(Yesterday, I began a series of blog posts on how a book on soccer, Soccernomics, can teach us much about the American church.)
England is the birthplace of soccer, has the most popular soccer league and yet finds itself in recent decades failing on the global stage of soccer. Soccernomics highlights that England is in denial of this reality and finds ways to be disappointed in assuming their team will come out on top in the next World Cup. As the authors analyzed it though, you can bet on England falling short in Rio.
Soccer has become the most popular global sport. We can largely thank the British colonization for this, though it didn’t take off in America, as we hated all things Britain after our independence, but have recently returned to our anglophile ways. Despite originating in England and have the English Premier League, soccer’s dominance has found a home in continental western Europe, from the world’s greatest players, most obsessed fans, and even the style of soccer.
How could this be? How can the birthplace of soccer not remain the most dominant force in soccer? Soccernomics highlights that this is the result of England lacking and at times neglecting a diverse network in proximity, which influences the spread of ideas.
Diverse Network in Proximity: How Ideas Spread
In analyzing England soccer’s decline, Soccernomics highlights the benefits of a broad, diverse network to learn the latest best practices, be inspired to expand on those practices, and then spread your own ideas just as quickly.
“Just as the brain works by building new connections between huge bundles of neurons, with each connection producing a new thought, so we as individuals need to find ourselves in the center of the bundle in order to make more connections.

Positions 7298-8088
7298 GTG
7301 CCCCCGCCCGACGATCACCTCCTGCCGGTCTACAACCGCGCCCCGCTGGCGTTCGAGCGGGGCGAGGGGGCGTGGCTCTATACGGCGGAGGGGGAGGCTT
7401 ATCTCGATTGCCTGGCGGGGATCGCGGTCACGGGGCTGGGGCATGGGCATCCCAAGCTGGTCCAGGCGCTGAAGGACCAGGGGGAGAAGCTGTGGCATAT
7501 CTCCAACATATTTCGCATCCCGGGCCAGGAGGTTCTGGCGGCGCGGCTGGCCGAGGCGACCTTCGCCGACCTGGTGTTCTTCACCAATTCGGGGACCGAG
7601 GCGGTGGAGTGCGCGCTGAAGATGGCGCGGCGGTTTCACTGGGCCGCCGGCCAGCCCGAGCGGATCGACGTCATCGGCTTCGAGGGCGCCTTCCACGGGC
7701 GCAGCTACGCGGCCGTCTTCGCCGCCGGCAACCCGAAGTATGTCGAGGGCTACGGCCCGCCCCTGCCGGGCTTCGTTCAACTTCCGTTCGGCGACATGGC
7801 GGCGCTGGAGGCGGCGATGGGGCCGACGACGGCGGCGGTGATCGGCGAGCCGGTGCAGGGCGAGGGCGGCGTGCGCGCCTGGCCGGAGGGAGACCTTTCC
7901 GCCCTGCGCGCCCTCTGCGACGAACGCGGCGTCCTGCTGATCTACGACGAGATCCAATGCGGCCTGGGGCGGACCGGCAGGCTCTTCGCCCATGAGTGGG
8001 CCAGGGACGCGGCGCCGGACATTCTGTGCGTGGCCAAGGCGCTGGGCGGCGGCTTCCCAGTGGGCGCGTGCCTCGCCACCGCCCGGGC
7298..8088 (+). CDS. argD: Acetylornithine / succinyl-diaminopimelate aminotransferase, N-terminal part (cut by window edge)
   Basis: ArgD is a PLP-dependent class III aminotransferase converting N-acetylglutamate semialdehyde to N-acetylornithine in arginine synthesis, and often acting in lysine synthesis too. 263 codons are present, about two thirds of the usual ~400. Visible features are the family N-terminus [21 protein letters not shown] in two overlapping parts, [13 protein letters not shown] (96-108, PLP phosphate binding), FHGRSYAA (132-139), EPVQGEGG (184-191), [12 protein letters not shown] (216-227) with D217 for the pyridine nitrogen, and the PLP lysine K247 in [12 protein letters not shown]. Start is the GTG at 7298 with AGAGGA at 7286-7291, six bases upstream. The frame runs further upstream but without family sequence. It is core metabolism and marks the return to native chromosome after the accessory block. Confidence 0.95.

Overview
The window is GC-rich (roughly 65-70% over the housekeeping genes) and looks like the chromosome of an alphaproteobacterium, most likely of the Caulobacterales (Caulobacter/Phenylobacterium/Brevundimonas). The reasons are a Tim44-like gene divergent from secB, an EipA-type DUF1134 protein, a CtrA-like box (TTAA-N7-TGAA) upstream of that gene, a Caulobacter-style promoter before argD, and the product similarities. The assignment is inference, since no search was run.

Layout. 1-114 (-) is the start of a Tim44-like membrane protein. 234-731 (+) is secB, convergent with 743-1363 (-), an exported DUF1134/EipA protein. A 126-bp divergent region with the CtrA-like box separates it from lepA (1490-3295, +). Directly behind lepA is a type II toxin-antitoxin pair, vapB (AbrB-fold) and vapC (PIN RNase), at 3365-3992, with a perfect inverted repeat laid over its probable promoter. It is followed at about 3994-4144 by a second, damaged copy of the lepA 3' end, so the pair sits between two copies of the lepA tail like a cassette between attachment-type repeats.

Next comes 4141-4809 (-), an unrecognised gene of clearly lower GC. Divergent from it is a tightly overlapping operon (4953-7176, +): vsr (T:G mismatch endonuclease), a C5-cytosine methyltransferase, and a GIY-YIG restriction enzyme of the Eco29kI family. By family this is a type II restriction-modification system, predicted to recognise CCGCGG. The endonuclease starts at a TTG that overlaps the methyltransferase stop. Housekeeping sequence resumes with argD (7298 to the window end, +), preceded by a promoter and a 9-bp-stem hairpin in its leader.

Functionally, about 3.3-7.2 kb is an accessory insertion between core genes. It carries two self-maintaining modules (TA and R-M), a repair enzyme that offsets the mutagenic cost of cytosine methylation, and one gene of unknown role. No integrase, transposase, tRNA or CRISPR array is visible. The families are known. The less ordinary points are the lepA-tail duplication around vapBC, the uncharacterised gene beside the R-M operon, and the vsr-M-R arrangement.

Networks are key to the latest thinking about economic development. Better networks are one reason some countries are richer than others. As it happens, networks also explain why some countries have done better at soccer than England. The country was too far from the networks of continental western Europe, where the best soccer was played.” Soccernomics p. 24
The spread of ideas from a diverse network in proximity can shape the status of a soccer team, but also an economy and an organization. This happens most effectively in Western Europe.
“Western Europe excels at soccer for the same fundamental reason it had the scientific revolution and was for centuries the world richest region. The region’s secret is what historian Norman Davies calls its ‘user-friendly climate.’ Western Europe is mild and rainy. Because of that, the land is fertile. This allows hundreds of millions of people to inhabit a small space of land. That creates networks…
For centuries now, the interconnected peoples of western Europe have exchanged ideas fast. The ‘scientific revolution’ of the sixteenth and seventeenth centuries could happen in western Europe because its scientists were near each other, networking, holding a dialogue in their shared language: Latin…the proximity of many thinkers in western Europe created an intellectual ferment. That is why so many of the great scientific discoveries were made there. These discoveries helped make the region rich.
Centuries later, soccer spread the same way.” Soccernomics, p.25-26
The authors go on to discuss how the proximity led to two world wars, but following World War II, the region again began to share ideas quickly, especially for soccer. The world’s best players and best coaches were packed together in Western Europe leading to the best soccer being developed and refined there.
A World Cup has not lacked a western European country in the finals in almost 50 years and the majority of the World Cups have been won from those countries over the same time period. They are great at soccer and their diverse, dense network provides that success.
What does this mean for the American Church?